Screened Out – Martin Scorsese’s Silence

By : Stephen Miller
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Andrew Garfield, Adam Driver, Liam Neeson

One can feel the devotion and love in Martin Scorsese’s historic fiction about Christian faith and doubt in feudal, 17th-century Japan.

However, like most people’s obsessions, if Silence were told with more enthusiasm and much more attention to its audience, it would be more successful. This is over 160 beautiful, careful, delicate, faithful, boring, slog-like minutes.

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Screened Out – A Monster Calls

By : Stephen Miller
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Lewis MacDougall, Felicity Jones, Sigourney Weaver, Toby Kebbell, voice of Liam Neeson

Though there are certainly arresting, memorable moments, it’s difficult to understand who A Monster Calls is for. It’s certainly not a film I could imagine anyone wanting to watch repeatedly.

Conor, an English child (MacDougall), is witnessing his mother (Jones) slowly, painfully succumb to cancer. As a result, his grief leaves him damaged, unable to cope with a steely grandmother (Weaver), a mostly absent dad (Kebbell), and a few psychopathic bullies.

A Monster Calls is a special effects dream. It’s also a dark, dense, overwhelmingly depressing fairy tale with no moral. “Jump in the car, kiddies! We’re going to the movies! Be prepared to bawl your eyes out!”

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Screened Out – The Huntsman: Winter’s War

By : Stephen Miller
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Charlize Theron, Chris Hemsworth, Emily Blunt, Jessica Chastain, Nick Frost, Liam Neeson

Given that these movies are really only about effects, costumes, and fights – not good, solid, emotional storytelling – Winter’s War could’ve been worse. It also could’ve been much, much better.

Let’s start with the fact that everything is motivated when an ice queen, Freya (Blunt), bans love. She can control the weather (like Ice Man meets Game of Thrones) but she’s pretty stupid when it comes to human nature. She may steal people’s children and raise them as her own – into super-soldiers – but her ideas are so flimsy and her character so flat that even her subjects must laugh behind her neurotic back.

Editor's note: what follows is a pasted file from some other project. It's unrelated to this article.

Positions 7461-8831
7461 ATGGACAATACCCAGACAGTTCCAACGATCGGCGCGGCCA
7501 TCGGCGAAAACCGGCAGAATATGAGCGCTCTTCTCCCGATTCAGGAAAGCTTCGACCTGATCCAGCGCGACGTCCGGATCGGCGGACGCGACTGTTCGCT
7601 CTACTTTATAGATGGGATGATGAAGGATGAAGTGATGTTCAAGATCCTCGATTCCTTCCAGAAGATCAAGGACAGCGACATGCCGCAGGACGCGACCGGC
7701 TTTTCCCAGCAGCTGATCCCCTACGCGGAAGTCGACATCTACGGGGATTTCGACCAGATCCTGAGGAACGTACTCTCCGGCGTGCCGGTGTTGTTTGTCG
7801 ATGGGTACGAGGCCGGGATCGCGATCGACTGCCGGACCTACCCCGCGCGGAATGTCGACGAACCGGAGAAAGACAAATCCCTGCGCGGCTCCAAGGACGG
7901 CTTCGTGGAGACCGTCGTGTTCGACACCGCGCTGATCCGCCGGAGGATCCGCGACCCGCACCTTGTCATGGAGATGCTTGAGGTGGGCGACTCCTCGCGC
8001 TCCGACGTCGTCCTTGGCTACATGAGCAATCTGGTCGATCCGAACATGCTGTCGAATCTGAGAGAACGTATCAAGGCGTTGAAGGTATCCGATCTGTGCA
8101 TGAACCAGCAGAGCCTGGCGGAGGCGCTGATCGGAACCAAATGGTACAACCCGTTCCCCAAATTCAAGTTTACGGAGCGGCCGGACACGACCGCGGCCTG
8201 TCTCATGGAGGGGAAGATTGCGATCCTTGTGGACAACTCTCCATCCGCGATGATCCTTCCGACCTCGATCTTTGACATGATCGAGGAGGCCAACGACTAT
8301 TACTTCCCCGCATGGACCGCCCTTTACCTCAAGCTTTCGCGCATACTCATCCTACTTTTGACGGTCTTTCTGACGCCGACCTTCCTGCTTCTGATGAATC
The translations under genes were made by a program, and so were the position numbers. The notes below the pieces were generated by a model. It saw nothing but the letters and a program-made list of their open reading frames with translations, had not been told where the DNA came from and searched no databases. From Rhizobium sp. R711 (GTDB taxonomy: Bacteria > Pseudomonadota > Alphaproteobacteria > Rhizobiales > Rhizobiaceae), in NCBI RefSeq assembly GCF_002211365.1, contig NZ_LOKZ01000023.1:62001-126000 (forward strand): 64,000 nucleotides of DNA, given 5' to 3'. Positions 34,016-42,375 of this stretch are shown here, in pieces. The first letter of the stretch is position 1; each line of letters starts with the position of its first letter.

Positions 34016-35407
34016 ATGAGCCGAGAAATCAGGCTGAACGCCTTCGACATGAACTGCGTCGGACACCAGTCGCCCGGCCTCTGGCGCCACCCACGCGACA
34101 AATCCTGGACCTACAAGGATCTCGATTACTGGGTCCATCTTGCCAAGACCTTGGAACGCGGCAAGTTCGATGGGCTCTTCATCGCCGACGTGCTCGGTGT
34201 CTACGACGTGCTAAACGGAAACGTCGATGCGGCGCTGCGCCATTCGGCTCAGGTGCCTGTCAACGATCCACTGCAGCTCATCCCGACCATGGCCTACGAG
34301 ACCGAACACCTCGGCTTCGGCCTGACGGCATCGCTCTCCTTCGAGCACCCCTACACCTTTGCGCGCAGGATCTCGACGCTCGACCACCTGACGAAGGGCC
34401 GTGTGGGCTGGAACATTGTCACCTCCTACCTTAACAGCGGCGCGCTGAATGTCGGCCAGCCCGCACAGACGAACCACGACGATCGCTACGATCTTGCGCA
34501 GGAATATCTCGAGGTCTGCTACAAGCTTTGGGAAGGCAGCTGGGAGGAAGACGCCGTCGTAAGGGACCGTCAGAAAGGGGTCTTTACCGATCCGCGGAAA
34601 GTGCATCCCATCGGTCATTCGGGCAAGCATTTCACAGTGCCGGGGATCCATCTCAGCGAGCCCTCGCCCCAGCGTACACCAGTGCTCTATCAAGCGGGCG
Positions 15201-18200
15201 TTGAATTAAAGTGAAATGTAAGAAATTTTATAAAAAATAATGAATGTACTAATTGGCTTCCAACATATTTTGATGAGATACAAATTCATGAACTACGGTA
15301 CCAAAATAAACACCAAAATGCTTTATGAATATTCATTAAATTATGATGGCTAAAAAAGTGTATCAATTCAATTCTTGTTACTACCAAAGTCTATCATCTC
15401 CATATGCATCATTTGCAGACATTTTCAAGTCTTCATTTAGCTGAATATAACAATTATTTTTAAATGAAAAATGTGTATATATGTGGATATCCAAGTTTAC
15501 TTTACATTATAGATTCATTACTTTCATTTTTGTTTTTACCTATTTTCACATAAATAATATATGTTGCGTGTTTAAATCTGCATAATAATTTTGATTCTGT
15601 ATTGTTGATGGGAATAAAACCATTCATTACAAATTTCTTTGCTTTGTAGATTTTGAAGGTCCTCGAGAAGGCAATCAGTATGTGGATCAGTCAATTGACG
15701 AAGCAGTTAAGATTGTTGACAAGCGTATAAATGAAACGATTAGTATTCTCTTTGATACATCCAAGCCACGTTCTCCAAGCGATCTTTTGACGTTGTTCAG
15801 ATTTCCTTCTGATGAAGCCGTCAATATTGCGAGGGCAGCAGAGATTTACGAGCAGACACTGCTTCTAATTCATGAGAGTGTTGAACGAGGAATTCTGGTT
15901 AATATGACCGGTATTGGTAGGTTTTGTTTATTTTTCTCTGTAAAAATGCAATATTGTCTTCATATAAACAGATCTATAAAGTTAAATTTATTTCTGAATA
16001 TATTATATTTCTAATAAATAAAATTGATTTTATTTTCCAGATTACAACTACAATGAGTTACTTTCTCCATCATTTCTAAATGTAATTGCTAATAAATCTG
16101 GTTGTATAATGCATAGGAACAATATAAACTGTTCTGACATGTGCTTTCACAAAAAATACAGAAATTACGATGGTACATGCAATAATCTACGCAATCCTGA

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Screened Out – A Walk Among the Tombstones

By : Stephen Miller
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Liam Neeson, Dan Stevens, Brian “Astro” Bradley

Though it references Sam Spade and Phillip Marlowe, A Walk Among the Tombstones lacks their panache. It never presents a well-muscled structure or brain-tickling complexity. Either of those things would have made this gritty, bloody thriller much more engaging and entertaining than it is.

That being said, Liam Neeson does a strong, world-weary turn here as an independent detective and badass. Dan Stevens is captivating in a role as far from Downton Abbey as this handsome man could get.

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Screened Out – A Million Ways to Die in the West

By : Stephen Miller
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Seth MacFarlane, Charlize Theron, Giovanni Ribisi, Sarah Silverman, Liam Neeson, Neil Patrick Harris

Blazing Saddles still claims the top spot. There have been very few comic Westerns over the years, and this movie may give us reason why. Even with some genuinely funny moments, this flick feels like a clever stand-up routine stretched into a two-hour skit of gross-out humor, violence, and dust.

MacFarlane’s over-extended jokes may work in a half-hour cartoon format (Family Guy), but they don’t hold up this aimless movie.

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